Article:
Desu Singh Bhangi, the ruler of the Bhangi Misl , appointed one Gujjar Singh Bhangi as his minister with whose intercession he concluded peace with Kanaihyas and returned to Amritsar. The fort of Pathankot remained in the hands of Tara Singh. Since the Misal came in the hands of the stripling, much could not be expected from him immediately. Many Misaldars who had earlier been giving all the military assistance expected of them, became independent. Jhang ceased to pay tribute. Muzaffar Khan, son of Shujah Khan, helped by the Bahawalpur chief, made a bid to recover Multan in 1777. He was, however, repulsed by Diwan Singh, the governor of Multan.
Timur Shah, successor of Ahmad Shah, on the throne of Kabul, was determined to recover his lost territories in the Punjab. He sent his general, Faizullah Khan, to Peshawar to collect forces and attack the Punjab. He assembled a large force of the Afghans, particularly from the Khyber tribes with the avowed object of punishing the Sikhs but entered into a secret conspiracy with Mian Muhammad, son of Sheikh Omar of Chamkanni, a sworn enemy of Timur Shah, to kill the Shah. He marched his forces to the fort of Peshawar on the pretext of parading his troops before the Shah. But on reaching the fort they cut to pieces the Shah’s guards at the gate and forced their entry into the fort. The Shah went to the upper story of the palace and conveyed to his personal body- guards the seriousness of the situation. Shah’s body-guards and the Durranis attacked Faizullah’s men and there ensued terrible slaughter. Faizullah and his son were also tortured to death.
Now, Timur Shah decided to take vigorous steps in regard to Sind, Bahawalpur and the lower Punjab. In 1777-78, he sent two detachments of the Afghan troops to drive out the Sikhs from Multan but with no success. The Afghans were beaten back with heavy loss and Haini Khan, the commander of the expedition, was tied to a gun and blown off by the Sikhs. 46 But in the end of 1779, the operations of the Shah against Multan were successful. The Shah’s troops, numbering 18,000, consisting of the Yusafzais, Durranis, Mughals and Kazalbashes, were under the command of Zangi Khan, the Durrani chief. The Sikhs were said to have suffered heavy casualties with 3,000, as killed in the batde-field and 2,000, drowned in the course of crossing the river. After the victory over Multan, it was placed under the governorship of Shujah Khan, father of Muzaffar Khan. The Shah subdued Bahawal Khan, the Abassi chief of Bahawalpur.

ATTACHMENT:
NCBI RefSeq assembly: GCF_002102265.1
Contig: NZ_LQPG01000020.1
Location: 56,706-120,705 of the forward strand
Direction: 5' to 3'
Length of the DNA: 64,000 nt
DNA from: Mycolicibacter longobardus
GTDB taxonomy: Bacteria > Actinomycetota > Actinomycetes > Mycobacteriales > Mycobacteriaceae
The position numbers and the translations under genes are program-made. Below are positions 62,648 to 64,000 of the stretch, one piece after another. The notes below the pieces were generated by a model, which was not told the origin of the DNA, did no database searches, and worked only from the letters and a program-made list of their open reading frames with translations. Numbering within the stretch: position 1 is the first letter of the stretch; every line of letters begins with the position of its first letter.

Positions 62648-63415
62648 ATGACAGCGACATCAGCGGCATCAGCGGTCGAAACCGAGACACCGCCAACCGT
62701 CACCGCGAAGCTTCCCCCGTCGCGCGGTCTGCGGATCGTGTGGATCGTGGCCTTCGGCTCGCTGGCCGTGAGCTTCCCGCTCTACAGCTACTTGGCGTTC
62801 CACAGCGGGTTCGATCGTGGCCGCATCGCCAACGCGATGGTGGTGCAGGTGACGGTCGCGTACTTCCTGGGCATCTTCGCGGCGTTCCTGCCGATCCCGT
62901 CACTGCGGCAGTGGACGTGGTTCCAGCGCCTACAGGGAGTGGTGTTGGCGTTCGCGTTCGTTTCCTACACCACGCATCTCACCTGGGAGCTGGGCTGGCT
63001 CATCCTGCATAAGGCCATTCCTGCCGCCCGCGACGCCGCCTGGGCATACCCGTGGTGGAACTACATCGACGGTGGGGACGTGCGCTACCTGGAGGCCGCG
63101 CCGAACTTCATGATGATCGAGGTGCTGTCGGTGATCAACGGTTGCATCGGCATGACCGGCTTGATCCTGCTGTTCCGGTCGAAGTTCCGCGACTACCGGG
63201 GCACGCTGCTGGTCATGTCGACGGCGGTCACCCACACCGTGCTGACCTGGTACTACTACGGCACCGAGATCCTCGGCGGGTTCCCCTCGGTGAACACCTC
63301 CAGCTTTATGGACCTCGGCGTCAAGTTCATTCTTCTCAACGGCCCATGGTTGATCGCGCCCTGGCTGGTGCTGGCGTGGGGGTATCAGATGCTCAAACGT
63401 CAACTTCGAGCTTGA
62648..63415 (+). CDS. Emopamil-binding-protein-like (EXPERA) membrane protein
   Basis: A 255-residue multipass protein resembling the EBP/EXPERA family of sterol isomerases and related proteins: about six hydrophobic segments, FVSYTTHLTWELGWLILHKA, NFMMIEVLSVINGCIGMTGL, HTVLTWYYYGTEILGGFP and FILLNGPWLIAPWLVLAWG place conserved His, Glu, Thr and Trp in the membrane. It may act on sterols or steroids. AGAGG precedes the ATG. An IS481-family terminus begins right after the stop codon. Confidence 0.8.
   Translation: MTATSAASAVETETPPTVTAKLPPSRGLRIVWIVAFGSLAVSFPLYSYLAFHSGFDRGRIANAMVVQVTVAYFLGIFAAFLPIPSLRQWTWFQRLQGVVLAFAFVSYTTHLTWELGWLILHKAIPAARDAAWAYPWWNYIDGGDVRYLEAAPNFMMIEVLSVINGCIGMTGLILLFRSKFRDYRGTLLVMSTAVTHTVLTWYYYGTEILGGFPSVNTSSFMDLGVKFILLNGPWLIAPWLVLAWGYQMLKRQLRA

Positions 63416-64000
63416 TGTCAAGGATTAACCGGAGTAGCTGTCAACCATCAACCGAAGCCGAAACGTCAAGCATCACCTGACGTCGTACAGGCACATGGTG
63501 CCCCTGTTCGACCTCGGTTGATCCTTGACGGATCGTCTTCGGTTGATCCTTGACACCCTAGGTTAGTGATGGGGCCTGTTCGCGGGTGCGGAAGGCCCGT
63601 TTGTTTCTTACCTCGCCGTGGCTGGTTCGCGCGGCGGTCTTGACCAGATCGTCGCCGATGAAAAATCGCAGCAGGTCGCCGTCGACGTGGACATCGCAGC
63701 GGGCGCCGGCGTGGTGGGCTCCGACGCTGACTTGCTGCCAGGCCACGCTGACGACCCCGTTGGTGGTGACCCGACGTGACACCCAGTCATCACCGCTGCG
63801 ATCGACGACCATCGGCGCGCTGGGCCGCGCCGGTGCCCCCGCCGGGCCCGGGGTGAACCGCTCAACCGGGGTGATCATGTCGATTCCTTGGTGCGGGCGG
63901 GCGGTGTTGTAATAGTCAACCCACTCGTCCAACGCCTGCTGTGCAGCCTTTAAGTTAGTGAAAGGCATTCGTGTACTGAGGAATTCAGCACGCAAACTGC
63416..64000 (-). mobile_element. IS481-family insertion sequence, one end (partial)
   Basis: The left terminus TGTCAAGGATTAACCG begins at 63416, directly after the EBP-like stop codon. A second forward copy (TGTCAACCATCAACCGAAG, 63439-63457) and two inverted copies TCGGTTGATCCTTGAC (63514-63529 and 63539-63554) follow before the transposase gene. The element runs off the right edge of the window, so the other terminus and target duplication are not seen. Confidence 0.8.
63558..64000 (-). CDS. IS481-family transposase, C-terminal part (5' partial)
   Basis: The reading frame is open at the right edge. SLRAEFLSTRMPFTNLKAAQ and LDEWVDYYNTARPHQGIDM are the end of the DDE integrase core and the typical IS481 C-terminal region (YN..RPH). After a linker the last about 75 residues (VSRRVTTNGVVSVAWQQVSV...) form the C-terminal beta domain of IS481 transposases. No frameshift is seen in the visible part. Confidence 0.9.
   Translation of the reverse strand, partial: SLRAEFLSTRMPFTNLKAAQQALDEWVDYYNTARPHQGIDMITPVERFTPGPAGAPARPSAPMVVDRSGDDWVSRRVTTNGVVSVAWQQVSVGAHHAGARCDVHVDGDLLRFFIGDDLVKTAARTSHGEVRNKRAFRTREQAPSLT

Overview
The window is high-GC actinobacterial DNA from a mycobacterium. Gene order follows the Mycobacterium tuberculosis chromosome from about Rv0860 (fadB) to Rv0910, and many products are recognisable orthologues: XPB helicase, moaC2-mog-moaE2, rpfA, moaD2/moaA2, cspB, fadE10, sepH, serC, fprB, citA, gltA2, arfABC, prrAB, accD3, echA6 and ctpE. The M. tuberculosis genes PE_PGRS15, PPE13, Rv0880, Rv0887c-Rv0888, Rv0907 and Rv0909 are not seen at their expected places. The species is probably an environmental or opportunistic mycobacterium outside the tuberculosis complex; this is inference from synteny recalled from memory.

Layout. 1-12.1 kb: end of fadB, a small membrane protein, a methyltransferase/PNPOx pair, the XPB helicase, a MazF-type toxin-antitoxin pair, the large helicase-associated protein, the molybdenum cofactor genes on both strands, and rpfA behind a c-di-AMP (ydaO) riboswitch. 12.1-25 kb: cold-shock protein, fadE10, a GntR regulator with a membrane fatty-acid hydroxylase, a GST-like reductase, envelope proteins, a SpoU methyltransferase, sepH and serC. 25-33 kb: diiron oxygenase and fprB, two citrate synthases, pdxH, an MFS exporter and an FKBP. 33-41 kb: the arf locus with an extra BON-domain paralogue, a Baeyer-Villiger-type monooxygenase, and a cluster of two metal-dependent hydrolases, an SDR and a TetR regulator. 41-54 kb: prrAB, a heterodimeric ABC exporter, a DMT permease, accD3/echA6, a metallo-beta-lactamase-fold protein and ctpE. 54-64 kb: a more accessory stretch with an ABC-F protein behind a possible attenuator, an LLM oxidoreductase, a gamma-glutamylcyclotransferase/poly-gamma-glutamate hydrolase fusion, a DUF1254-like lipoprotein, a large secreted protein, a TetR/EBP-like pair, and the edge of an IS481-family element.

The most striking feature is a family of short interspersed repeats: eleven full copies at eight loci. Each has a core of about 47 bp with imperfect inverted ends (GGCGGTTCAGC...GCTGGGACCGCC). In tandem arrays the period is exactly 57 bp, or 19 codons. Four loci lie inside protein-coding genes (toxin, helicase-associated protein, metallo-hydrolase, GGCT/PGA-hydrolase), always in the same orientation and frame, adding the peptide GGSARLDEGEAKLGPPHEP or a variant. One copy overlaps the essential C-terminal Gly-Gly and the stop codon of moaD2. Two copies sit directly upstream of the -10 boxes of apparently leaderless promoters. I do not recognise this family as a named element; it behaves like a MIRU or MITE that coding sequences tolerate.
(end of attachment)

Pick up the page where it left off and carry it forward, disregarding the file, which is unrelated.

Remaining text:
The decline of the Misal started earlier, continued under Desu Singh. Some places got out of his control but be continued receiving revenue to the tune of fifty thousand rupees annually from theSials.
Desu Singh was not on good terms with Mahan Singh of SukerchakiaMisl which was now becoming very powerful. There were occasional skirmishes between the troops of Desu Singh and
Maha Singh Sukerchakia, The stars of the Sukerchakias were on the ascendant in those days. Desu Singh could not add any territories to his Misal, rather he lost PindiBhatian, Sahiwal, Bhera, Isa Khel, Jhang and TakhtHazara to Maha Singh Sukerchakiaand a part of Kasur and some other areas passed into the hands of Nizam-ud-Din Khan of Kasur. 49
In 1782, Desu Singh marched to reduce Chiniot and had many skirmishes with the Sukerchakia chief, Mahan Singh. He died in action in the same year. He held the chiefship of the Msal for eight years.
- Thid Tarikb-i-Abmadi, p. 19, cited by S.M. Latif, History of the Punjab, (1891), p. 299.
- Muhammad Latif, op. cit., p. 299.
- Bute Shah, op. rit, IV, p. 15,
- Ali-ud-Din Mufti, op. cit., Vol. I, p. 251.
- History of the sikhs by Hari Ram Gupta
- Bute Shah, op. cit., p. 15; Lepel Griffin, op, rt., p. 389.